Dr. Henry N. Tisdale, the president of Claflin University—the oldest historically Black college or university in South Carolina—has announced that he will step down from his post next year.

Tisdale, who was selected as president of the private liberal arts university in 1994 during the school’s 125th anniversary, will be one of the longest-serving HBCU presidents in recent history when he retires after 25 years on the job.

“Ten years is a long time to be president. Five years is a long time to be president,” said Tisdale in an interview with Diverse. “When we got to working and started having great results for the university, the years when by so quickly. It does not feel like 25 years.”

Tisdale, who is also an alumnus of Claflin, has received high marks for his efforts to raise academic standards, refurbish the campus and ensure that all of its programs were nationally accredited, while actively competing against other institutions across South Carolina—and indeed the nation—for top students.

Dr. Henry N. Tisdale

“President Tisdale is a terrific leader who moved Claflin to new heights,” said Dr. Marybeth Gasman, the director of the Penn Center for Minority Serving Institutions and the Judy & Howard Berkowitz Professor of Education at the University of Pennsylvania’s Graduate School of Education. “His fundraising work and engagement of alumni is a model for others.”

In 2013, Claflin’s alumni-giving rate of 52.2 percent landed the school first for alumni contributions among HBCUs in U.S. News & World Report. Three years after his arrival, the university kicked off its five-year Capital Campaign with the goal of raising $20 million. The university surpassed the goal, raising more than $30 million and later raising over $105 million in another campaign.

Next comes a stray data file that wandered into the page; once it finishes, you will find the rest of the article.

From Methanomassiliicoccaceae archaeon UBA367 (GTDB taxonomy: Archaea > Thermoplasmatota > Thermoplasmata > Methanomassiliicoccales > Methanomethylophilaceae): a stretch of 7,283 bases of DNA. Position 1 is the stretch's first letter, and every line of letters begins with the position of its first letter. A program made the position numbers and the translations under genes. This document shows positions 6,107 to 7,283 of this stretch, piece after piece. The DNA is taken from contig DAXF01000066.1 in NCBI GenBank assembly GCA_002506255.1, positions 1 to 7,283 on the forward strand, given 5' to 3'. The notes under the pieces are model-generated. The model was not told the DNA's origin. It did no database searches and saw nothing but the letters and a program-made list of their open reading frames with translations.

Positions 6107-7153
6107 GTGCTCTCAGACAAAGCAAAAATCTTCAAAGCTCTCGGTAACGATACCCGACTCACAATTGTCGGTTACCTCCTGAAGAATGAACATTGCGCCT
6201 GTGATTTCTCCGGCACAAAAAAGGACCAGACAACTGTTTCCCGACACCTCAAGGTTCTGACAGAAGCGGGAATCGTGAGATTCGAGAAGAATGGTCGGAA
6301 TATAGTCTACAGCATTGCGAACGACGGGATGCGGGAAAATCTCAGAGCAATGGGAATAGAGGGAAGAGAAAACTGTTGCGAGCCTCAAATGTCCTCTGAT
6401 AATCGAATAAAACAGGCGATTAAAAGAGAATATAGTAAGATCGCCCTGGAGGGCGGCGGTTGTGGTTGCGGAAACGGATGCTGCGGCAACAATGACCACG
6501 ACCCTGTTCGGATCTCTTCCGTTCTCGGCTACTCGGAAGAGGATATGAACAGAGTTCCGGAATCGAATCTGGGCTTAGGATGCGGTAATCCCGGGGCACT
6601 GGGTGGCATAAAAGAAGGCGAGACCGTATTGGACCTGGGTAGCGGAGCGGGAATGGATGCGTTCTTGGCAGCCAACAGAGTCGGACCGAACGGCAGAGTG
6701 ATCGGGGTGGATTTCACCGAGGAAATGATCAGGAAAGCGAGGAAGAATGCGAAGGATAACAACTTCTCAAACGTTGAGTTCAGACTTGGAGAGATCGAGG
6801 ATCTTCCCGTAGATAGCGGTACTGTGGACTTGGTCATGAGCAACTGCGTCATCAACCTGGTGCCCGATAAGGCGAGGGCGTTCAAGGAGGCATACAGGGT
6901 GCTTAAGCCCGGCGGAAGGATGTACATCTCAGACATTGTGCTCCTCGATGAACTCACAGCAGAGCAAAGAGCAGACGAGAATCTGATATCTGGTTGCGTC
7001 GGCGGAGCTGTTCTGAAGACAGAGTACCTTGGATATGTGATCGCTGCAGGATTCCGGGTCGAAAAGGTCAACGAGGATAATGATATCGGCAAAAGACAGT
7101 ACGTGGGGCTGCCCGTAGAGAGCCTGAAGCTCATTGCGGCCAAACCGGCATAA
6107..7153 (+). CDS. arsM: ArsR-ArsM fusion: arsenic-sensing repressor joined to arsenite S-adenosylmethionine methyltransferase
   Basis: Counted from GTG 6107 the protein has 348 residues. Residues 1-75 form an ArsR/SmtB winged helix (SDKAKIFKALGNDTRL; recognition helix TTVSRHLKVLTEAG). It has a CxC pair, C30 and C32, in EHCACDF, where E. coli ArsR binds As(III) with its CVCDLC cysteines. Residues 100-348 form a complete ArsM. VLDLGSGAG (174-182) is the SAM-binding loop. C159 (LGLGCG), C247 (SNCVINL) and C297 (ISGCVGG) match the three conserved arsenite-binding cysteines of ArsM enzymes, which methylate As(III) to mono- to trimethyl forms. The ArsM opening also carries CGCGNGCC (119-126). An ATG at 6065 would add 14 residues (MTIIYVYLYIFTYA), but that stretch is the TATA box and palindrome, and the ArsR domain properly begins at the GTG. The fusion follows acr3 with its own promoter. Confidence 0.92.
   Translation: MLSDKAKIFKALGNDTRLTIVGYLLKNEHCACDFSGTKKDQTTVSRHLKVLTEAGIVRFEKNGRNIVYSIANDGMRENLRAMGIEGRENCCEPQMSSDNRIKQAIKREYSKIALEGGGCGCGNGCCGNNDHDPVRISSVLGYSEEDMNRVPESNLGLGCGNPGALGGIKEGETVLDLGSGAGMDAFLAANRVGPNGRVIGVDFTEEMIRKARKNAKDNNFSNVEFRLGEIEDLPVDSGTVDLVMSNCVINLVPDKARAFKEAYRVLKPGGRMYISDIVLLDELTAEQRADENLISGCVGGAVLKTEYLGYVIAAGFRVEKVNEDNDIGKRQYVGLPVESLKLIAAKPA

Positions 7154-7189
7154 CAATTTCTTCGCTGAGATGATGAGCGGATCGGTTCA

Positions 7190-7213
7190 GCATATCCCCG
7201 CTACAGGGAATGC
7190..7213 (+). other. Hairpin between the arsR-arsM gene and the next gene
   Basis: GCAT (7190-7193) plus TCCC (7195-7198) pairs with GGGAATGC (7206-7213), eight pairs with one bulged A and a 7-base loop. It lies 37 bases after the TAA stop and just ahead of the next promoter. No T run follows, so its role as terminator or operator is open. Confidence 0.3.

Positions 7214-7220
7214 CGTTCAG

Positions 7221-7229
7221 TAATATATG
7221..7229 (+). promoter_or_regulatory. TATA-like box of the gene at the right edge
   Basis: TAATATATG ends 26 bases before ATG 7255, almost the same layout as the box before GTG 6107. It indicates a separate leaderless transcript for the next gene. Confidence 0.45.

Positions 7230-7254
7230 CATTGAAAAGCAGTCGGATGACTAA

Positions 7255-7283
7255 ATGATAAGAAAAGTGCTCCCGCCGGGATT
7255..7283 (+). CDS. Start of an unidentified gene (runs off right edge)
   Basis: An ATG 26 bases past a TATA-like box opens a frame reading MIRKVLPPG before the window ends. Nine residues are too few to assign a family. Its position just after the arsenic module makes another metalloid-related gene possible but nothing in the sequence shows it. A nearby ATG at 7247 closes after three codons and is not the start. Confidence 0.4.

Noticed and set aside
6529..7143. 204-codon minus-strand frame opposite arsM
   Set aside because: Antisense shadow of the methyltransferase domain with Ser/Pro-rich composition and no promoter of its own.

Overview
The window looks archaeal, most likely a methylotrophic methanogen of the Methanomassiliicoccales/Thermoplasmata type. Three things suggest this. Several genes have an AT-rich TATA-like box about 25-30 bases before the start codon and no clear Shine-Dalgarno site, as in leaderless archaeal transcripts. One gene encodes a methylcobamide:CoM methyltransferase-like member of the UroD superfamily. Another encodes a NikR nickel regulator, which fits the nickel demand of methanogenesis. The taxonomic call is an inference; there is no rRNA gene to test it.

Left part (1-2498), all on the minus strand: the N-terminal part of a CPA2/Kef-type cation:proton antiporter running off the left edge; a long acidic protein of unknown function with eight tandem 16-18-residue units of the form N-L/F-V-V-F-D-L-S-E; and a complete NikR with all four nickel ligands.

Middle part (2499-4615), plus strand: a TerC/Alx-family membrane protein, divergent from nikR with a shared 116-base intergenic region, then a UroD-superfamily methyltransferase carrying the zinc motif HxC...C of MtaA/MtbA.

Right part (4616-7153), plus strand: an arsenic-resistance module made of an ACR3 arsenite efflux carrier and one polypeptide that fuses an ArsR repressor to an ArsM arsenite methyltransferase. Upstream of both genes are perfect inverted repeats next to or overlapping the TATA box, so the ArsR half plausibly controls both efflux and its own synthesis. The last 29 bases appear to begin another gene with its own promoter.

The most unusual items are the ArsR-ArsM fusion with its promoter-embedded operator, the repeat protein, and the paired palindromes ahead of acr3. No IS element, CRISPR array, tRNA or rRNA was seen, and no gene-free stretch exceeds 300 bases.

Student enrollment has doubled under his watch and by 2014, the university secured national headlines when Emmanuel Pressley beat out other students across the state to become South Carolina’s only Harry S. Truman Scholar.

Growing up amid racial segregation, Tisdale’s personal story is nothing short of extraordinary. When he graduated valedictorian from a small high school in the rural farming town of Kingstree, South Carolina, he did not have many options. Once he stepped foot on campus, though, he knew that Claflin was the place for him.

The day after he graduated from Claflin, Tisdale boarded a train north to Philadelphia to enroll in graduate school at Temple University and to teach middle school. He was confident that he was leaving South Carolina behind for good.

After receiving a master’s degree in teaching mathematics and working for four years as a schoolteacher, he landed a teaching job at Delaware State University (DSU) — but knew that he would have to earn a Ph.D. if he were to have any chance of remaining in higher education.

When he enrolled in a Ph.D. program in mathematics at Dartmouth in 1972, Tisdale was the only African-American in the entire graduate school, but received a rare opportunity to serve as a teaching assistant to Dr. John George Kemeny, a mathematician who also served as president of Dartmouth from 1970 to 1981.

When Tisdale graduated from Dartmouth, he had already made up in his mind that he needed to return to DSU. Tisdale’s career took off at DSU. He quickly caught the attention of his superiors, including the college president, who, in 1985, recommended him for the American Council on Education (ACE) fellowship program that was created to groom individuals to become college leaders.

Prior to becoming president at Claflin, Tisdale was senior vice president and chief academic officer at DSU.

“I’m very proud of the legacy, but there is still a bit of an unfinished agenda,” said Tisdale, adding that as the university celebrates its 150th anniversary, he will preside over the start of a new strategic plan called “Claflin Leads” that will be implemented by his successor. “We’ve positioned Claflin as one of the top HBCUs in America with a strong regional and national brand.”

Jamal Eric Watson can be reached at jwatson1@diverseeducation.com  You can follow him on Twitter @jamalericwatson

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